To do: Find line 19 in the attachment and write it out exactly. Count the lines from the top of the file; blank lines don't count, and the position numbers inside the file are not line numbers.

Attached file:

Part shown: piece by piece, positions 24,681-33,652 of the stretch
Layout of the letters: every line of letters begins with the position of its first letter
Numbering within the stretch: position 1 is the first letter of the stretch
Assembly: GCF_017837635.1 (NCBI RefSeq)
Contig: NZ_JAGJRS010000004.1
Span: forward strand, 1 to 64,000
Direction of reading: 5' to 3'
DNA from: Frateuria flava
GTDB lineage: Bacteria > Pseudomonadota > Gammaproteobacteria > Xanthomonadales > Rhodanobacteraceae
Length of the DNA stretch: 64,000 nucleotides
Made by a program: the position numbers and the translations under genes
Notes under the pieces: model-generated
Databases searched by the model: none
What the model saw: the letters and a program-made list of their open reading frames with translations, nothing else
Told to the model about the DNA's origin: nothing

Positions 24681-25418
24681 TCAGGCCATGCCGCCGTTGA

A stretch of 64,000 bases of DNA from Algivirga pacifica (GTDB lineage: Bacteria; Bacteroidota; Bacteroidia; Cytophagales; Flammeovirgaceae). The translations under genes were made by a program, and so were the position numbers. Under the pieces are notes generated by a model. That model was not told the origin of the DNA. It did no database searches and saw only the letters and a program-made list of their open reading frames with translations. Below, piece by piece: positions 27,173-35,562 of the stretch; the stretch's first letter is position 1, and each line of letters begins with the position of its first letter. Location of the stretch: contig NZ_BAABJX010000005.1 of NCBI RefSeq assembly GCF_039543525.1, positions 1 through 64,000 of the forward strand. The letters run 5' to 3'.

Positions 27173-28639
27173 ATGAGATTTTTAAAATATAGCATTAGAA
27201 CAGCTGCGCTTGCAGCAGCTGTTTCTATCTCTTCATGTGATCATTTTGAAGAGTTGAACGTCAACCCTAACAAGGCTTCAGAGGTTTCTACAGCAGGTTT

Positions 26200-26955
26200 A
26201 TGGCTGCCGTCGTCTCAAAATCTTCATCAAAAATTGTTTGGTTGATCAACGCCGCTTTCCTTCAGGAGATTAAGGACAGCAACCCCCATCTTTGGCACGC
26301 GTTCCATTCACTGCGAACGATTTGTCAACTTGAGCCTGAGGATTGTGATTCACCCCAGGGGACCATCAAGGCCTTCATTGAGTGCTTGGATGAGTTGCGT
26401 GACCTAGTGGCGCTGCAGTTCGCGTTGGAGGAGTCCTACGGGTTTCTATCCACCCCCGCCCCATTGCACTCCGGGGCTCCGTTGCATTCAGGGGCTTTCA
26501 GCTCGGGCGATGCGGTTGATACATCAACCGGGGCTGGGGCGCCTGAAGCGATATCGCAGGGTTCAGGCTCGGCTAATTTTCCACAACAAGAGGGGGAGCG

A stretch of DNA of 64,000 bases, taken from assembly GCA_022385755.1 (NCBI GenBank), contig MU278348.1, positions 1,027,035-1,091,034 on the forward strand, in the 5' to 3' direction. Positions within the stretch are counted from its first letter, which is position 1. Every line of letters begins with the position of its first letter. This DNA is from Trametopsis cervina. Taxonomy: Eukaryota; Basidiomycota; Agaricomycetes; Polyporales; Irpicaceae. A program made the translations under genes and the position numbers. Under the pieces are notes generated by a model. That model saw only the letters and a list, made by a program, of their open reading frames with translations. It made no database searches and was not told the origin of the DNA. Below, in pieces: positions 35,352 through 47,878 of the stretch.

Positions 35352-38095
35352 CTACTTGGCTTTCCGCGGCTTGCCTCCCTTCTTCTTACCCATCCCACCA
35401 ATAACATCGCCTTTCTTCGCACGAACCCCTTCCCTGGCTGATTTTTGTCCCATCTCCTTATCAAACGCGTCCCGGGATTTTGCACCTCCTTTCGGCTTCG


Positions 27173-28639